Ephesus: City that rivaled Rome

Turkish tradition suggests that this is the cave that was mentioned in the story of Al-Kahf in the Holy Quran.

Awais Bin Saeed July 28, 2016
Rome has existed as far back as the eighth century. The Roman Empire covered most of Europe, parts of North Africa, Asia and the Middle East. During its peak, this empire rivalled existing empires. Due to the expansion the Roman Empire, new cities evolved and flourished.

The city of Ephesus was one of the major commerce centres that strengthened the Roman foothold in Asia. Ephesus existed since before the Bronze Age and had lived through the Greek, Hellenistic, Roman and Ottoman periods. But it was during the Roman period that this harbour city progressed, and ultimately became the second largest city in the empire after Rome.

Today, marble-stoned ruins of Ephesus can be found in the province of Izmir, near the city of Selçuk (present day Turkey). Its ancient heritage, combined with its location near the historical Selçuk and Kuşadası resorts, has become a busy tourist destination for all those who desire a refreshing, yet thrilling retreat. Since I was looking for just that, we flew to Izmir, rented a car and set out to explore the city.

The region holds many sites of Islamic and Christian significance. In the hilly outskirts of Ephesus is the Cave of Seven Sleepers which can be accessed through a delightful horse cart ride from the entrance of the archaeological site. Turkish tradition suggests that this is the cave that was mentioned in the story of Al-Kahf (the cave) in the Holy Quran.

Riding to the Cave of Seven Sleepers through Turkish country-side

We were told that during the ruthless pre-Christianity reign of the Roman Emperor Decius, seven young men from the city of Ephesus accepted the call of Jesus (pbuh) and took refuge in the cave to avoid persecution. There they miraculously slept for over three centuries and woke up during the time of Emperor Theodosius II. During this time, Christianity was the most practiced religion. The young men, realising what had taken place, rushed back to the cave where they finally passed away. Although we were not allowed to go inside, locals believe that there are seven graves inside affirming their tradition. Over the years, a temple was built there, which now stands in ruins.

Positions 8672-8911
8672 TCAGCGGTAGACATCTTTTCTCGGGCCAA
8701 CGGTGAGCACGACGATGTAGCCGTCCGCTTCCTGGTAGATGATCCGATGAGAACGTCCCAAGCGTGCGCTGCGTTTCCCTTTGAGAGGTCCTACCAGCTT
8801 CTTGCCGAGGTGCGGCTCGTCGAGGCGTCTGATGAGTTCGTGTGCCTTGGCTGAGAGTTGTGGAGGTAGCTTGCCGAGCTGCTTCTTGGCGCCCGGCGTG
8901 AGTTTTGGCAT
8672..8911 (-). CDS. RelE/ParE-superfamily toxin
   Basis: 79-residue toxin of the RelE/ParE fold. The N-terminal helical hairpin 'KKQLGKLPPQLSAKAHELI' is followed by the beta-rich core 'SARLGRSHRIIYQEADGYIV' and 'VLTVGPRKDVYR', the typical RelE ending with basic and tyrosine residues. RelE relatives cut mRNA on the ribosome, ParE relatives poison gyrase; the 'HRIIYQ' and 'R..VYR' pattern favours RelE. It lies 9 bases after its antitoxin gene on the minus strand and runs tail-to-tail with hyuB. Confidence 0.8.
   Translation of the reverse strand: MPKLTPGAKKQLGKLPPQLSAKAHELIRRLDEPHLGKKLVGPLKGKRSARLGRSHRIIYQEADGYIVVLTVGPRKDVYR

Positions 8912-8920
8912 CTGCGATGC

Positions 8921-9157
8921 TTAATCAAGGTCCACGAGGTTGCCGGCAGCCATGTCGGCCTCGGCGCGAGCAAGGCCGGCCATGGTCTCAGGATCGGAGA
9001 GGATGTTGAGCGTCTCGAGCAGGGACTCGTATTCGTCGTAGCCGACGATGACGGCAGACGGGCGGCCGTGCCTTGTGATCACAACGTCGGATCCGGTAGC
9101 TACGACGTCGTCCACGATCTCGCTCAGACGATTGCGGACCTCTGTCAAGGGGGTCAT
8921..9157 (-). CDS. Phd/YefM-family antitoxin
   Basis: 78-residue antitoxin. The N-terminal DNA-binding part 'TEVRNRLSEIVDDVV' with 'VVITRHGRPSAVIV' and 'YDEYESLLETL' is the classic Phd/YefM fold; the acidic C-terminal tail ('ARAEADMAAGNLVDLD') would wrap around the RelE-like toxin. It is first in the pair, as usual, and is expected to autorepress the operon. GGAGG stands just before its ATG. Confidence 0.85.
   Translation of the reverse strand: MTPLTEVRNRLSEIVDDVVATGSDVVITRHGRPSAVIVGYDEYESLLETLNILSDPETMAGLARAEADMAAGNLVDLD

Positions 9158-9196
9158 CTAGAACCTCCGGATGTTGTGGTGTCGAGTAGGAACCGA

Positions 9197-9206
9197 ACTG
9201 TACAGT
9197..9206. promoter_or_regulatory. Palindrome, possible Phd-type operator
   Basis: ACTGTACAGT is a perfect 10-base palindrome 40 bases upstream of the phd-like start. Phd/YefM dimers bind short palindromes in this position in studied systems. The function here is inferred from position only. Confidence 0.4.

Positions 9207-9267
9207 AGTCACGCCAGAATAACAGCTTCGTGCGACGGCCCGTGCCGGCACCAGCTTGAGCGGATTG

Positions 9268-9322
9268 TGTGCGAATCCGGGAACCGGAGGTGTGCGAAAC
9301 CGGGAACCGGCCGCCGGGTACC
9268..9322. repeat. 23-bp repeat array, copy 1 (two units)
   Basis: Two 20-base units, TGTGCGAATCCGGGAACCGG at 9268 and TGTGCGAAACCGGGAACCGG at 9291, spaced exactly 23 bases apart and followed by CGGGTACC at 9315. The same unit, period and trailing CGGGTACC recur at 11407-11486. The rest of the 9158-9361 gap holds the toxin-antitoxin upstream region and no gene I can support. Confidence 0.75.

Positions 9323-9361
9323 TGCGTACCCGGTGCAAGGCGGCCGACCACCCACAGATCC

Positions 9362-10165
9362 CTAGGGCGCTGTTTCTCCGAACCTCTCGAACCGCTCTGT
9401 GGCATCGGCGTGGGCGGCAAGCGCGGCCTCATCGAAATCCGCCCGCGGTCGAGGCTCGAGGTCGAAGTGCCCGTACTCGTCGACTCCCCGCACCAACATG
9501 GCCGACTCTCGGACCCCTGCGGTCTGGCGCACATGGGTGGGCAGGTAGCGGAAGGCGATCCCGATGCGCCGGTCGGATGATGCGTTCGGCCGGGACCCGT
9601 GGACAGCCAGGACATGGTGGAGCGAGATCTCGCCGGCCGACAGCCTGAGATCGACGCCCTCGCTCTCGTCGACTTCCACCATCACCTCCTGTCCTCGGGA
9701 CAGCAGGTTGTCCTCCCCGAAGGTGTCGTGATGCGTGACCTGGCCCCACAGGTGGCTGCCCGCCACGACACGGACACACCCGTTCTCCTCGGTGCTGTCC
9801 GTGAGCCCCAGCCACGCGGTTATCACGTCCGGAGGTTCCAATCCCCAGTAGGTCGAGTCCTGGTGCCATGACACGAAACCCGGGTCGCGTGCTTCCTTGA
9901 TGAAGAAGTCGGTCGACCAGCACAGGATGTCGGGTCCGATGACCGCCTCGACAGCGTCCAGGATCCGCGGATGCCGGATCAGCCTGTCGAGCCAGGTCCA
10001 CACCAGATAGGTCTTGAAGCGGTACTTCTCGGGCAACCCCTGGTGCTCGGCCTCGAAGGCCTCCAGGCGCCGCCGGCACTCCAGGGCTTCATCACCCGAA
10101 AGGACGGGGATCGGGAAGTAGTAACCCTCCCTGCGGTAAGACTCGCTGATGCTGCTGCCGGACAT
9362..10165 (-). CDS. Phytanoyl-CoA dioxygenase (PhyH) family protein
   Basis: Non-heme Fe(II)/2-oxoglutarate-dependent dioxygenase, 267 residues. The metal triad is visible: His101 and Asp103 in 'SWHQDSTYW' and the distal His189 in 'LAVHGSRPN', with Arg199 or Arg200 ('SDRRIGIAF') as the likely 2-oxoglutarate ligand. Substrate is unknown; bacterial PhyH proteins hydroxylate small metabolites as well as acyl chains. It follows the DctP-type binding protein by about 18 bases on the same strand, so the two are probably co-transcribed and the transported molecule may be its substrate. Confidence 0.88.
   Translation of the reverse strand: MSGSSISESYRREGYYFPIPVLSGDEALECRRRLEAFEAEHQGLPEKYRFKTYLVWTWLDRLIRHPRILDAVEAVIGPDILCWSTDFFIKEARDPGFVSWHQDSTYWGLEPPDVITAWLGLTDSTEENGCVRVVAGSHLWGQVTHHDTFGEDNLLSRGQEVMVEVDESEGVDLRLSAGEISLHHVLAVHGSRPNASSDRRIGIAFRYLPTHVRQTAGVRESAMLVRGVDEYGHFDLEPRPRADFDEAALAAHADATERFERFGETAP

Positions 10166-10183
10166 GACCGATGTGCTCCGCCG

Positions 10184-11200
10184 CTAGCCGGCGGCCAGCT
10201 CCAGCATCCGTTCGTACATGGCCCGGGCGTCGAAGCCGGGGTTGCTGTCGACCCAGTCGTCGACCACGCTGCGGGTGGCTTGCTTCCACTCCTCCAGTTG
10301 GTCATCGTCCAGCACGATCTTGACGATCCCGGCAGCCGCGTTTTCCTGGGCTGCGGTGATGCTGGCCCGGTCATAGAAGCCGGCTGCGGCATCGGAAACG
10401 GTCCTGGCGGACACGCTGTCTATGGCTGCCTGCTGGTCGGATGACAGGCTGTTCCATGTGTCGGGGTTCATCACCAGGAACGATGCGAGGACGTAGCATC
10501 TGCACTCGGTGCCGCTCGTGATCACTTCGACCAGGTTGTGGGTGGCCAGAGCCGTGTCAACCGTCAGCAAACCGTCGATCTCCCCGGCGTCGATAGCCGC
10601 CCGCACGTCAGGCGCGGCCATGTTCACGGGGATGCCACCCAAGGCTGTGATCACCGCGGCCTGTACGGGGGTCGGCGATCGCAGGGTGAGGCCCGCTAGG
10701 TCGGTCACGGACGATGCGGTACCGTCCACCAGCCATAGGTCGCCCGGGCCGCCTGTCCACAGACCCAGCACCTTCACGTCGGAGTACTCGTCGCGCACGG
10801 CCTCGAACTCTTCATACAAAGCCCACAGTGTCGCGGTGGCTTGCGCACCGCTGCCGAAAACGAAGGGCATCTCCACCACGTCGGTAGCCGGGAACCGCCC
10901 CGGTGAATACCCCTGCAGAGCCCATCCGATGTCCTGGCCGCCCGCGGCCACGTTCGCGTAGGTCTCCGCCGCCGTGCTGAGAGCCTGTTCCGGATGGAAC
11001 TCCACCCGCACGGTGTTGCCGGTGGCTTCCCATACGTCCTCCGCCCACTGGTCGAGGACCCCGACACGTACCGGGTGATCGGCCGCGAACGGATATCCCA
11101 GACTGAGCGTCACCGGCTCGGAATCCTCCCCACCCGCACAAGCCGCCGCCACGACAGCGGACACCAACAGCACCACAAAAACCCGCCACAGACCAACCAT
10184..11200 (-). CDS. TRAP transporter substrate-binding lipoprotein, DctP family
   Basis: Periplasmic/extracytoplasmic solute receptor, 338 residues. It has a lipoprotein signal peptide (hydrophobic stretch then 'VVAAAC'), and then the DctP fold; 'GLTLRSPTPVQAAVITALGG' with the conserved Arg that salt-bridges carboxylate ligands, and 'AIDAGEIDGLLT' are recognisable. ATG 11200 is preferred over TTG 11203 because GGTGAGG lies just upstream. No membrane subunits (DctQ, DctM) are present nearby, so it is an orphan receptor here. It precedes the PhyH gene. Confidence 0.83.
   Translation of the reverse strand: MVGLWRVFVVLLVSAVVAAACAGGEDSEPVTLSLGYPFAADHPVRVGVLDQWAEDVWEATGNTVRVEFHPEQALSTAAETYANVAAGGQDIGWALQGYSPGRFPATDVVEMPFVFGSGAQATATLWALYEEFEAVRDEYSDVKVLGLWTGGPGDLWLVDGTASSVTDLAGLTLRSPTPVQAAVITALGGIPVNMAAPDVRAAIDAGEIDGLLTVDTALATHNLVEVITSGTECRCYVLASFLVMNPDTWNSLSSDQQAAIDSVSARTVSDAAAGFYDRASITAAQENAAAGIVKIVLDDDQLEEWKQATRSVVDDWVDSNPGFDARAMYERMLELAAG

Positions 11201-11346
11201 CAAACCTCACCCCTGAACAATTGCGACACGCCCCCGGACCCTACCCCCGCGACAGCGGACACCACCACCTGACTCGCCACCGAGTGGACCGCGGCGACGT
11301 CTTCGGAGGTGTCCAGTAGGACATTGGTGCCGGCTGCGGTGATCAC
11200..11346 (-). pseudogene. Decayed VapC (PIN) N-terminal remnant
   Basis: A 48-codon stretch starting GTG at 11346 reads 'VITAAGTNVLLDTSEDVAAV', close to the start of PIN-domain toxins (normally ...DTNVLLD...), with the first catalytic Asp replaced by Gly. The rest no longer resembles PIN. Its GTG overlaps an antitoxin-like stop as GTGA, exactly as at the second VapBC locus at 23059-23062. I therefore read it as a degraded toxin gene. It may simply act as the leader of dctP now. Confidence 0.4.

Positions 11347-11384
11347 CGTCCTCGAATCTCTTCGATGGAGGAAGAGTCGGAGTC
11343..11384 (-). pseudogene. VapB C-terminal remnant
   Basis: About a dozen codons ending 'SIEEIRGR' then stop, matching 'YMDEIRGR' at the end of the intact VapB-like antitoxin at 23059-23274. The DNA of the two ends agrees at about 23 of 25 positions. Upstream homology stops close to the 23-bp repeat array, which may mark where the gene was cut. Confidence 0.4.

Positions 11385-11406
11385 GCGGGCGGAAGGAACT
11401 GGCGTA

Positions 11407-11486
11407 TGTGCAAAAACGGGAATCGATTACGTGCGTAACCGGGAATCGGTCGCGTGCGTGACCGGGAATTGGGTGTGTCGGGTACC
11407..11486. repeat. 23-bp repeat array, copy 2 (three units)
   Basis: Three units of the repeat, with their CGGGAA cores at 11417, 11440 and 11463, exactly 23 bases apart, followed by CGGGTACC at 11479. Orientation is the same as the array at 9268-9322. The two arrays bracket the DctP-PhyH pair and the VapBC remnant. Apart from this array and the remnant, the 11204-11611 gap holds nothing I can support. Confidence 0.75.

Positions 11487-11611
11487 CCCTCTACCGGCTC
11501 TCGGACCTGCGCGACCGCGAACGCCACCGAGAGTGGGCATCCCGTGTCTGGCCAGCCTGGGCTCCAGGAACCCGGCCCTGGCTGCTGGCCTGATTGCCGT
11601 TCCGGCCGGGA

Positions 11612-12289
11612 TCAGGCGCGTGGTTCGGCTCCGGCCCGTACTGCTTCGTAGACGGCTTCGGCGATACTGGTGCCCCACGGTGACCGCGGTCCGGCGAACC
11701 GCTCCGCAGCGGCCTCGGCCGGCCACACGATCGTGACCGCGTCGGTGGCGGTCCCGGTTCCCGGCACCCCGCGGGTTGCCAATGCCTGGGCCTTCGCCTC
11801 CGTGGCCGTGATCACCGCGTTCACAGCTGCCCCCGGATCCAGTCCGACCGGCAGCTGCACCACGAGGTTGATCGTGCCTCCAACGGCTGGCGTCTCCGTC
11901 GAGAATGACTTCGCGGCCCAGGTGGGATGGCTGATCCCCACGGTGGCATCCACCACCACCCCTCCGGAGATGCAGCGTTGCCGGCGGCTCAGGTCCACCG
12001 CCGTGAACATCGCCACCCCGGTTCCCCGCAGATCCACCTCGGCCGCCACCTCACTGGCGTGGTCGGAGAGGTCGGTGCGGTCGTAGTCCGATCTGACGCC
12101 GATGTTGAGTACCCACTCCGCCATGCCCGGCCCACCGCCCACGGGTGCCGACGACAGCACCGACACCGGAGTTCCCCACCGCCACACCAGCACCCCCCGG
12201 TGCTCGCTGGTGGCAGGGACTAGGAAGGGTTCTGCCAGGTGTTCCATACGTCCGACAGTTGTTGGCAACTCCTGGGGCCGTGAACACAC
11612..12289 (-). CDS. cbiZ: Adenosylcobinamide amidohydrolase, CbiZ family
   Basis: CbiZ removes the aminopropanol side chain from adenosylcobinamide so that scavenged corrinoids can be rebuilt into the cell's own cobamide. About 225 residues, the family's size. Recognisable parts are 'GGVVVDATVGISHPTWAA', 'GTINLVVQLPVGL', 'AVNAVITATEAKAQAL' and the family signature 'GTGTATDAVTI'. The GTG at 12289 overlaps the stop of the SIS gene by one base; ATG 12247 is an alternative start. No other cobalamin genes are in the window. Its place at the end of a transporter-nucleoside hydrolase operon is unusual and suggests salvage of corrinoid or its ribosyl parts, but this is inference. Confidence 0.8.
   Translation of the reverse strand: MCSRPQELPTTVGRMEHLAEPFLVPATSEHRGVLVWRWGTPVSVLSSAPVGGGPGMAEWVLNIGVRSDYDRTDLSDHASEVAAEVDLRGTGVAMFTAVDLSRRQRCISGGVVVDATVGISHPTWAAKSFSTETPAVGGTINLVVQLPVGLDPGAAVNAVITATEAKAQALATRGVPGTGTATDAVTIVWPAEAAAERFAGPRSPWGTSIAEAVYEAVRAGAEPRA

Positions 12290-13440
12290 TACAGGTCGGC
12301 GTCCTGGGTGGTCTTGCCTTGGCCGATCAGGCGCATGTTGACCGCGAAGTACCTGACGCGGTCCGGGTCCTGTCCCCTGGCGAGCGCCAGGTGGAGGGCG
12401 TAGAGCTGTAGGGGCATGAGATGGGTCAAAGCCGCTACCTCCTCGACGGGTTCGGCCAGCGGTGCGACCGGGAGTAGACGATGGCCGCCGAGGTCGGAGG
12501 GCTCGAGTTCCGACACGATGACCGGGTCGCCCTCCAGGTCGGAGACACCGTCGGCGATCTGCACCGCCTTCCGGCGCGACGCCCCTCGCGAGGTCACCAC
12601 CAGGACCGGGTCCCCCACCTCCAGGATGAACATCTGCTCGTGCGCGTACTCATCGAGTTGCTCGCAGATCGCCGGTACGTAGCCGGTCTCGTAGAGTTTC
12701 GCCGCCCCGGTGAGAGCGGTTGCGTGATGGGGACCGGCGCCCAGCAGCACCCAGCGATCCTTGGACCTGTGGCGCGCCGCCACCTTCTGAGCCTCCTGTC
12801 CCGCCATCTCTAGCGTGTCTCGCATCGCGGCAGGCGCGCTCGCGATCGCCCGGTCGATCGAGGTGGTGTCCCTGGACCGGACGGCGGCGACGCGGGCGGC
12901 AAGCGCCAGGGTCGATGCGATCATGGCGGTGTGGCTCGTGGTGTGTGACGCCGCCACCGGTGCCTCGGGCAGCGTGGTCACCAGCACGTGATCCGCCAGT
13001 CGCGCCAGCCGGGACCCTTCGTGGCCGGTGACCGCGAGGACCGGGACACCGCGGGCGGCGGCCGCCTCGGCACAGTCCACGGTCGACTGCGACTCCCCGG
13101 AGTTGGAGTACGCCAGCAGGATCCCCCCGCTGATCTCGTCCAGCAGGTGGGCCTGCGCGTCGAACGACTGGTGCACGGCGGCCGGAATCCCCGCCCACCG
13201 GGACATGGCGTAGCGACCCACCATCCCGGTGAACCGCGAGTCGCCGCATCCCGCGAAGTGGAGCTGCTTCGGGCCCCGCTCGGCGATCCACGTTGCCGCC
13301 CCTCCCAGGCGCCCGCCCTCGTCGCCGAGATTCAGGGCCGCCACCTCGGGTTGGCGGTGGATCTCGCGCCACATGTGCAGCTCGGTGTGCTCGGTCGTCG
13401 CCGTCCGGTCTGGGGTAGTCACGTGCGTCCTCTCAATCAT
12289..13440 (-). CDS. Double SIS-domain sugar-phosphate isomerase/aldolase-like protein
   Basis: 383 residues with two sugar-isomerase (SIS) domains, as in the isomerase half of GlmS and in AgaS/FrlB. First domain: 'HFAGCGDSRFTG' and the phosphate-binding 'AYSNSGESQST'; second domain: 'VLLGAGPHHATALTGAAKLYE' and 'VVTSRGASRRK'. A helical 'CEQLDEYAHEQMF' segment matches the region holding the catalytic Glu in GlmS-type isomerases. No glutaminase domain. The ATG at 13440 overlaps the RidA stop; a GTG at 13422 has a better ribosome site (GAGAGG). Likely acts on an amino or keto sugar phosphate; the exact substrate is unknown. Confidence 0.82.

Cave of Seven Sleepers

We entered Ephesus from its southern gate, which opens to Agora on one side and Odeion on the other. Both these places were primarily used for political gatherings and government meetings.

Agora at the entrance for public gatherings

Small Odeon for government meetings and policy discussions

Ephesus also had a prytaneum (a commonality seen in cities with Greek origins) adjacent to the state buildings where the city’s sacred fire was kept alight as a sign of peace.

The prytaneum where the sacred fire was kept alight continuously

A few steps downhill is the Curetes Street, what may have been the city’s main boulevard. The street passes through ruins of hillside housing quarters, public baths and the Temple of Hadrian before ending at the Library of Celsus.

View of Curetes Street

Hillside houses as seen from Curetes Street

The temple dates back to early Roman period and was built to honour one of the Five Good Emperors in Roman history – Emperor Hadrian (117 - 138 AD).

Temple of Hadrian

The Library of Celsus, at the end of the street, was built in 117 AD. This was initially the tomb of a Roman Governor of Asia, Celsus Polemaeanus. Later it was used to keep holy manuscripts and scrolls. At one point, the library is said to have kept over 12,000 scrolls making it the third richest library in ancient times.

Library of Celsus